Aug 9, 2017
To better understand the short-term technical viability and future prospects of delivery drones, we developed and exercised a delivery drone performance model. The model is sensitive to key vehicle design parameters of delivery drones, such as aerodynamic, structural, and propulsive efficiencies; battery density; and mission and operating assumptions.
As the demand for commercial deliveries increases within cities, companies face a fundamental limitation in surface road capacity. Drone delivery aims to overcome that limitation by exploiting the vertical dimension above city streets. This report explores the vehicle design aspects of the delivery drone problem, including flight efficiency, energy consumption, noise, and safety, which are central to the viability of delivery drones. Importantly, such design aspects also speak to the potential scalability of the concept.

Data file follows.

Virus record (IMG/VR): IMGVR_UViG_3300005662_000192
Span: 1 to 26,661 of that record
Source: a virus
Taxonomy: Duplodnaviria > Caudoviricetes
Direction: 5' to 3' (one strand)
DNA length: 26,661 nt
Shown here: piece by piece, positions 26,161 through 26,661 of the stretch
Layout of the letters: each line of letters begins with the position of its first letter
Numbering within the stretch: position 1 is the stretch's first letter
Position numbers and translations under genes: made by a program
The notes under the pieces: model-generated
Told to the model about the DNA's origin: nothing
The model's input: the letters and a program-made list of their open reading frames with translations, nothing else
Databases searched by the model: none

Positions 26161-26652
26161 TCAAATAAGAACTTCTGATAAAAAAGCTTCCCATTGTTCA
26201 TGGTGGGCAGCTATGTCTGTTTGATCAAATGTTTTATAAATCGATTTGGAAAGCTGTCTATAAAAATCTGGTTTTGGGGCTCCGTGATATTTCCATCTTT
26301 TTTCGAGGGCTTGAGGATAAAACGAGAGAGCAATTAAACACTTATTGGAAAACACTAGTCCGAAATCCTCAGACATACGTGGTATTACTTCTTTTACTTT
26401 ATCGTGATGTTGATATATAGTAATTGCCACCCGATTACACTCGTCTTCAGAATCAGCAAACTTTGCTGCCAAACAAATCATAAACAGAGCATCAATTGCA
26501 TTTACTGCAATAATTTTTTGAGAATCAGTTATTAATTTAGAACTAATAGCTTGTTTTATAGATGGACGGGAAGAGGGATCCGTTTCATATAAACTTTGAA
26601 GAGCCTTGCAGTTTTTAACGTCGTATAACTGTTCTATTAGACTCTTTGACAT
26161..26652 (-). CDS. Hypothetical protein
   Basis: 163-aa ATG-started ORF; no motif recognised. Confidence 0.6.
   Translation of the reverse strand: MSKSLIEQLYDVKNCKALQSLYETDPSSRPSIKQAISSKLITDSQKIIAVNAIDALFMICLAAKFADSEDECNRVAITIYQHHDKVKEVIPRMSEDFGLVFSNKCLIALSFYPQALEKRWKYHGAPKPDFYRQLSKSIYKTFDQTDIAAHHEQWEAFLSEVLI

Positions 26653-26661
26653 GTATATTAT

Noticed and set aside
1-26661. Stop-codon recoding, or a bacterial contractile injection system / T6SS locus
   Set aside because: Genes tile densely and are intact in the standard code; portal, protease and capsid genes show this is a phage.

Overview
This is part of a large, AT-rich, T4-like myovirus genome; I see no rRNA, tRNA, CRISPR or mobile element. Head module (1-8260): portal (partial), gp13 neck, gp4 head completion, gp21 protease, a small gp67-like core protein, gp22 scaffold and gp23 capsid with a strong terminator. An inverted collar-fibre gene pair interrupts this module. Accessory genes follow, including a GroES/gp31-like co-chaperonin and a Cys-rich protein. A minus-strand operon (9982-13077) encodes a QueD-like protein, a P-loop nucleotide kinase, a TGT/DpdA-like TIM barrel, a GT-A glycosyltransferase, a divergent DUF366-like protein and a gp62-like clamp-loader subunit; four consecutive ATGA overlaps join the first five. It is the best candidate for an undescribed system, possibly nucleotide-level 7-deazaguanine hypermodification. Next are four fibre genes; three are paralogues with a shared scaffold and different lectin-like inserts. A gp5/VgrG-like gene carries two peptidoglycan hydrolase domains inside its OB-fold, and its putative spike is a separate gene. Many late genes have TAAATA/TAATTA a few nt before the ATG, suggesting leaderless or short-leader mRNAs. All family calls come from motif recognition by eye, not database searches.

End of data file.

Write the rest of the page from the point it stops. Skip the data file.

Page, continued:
A brief analysis of the requirements shows that a 10- to 15-mile delivery radius is likely sufficient to cover most U.S. urban areas. A vertical takeoff and landing (VTOL) delivery drone can ease operations at the terminal area at a cost-to-flight efficiency. The limited delivery range and payload requirements, coupled with the power efficiency of electric motors at small scales, makes VTOL designs viable.
To better understand the short-term technical viability and future prospects of delivery drones, we developed and tested a simple delivery drone performance model. The model takes in a host of vehicle and mission parameters and assumptions, chief among which are the aerodynamic, structural, and propulsive efficiencies, and the battery energy density. The model is high level, and the parameters are based on analogous systems.
Requirements That Drive Drone Delivery
Performance and Outlook
Summary of Modeling Assumptions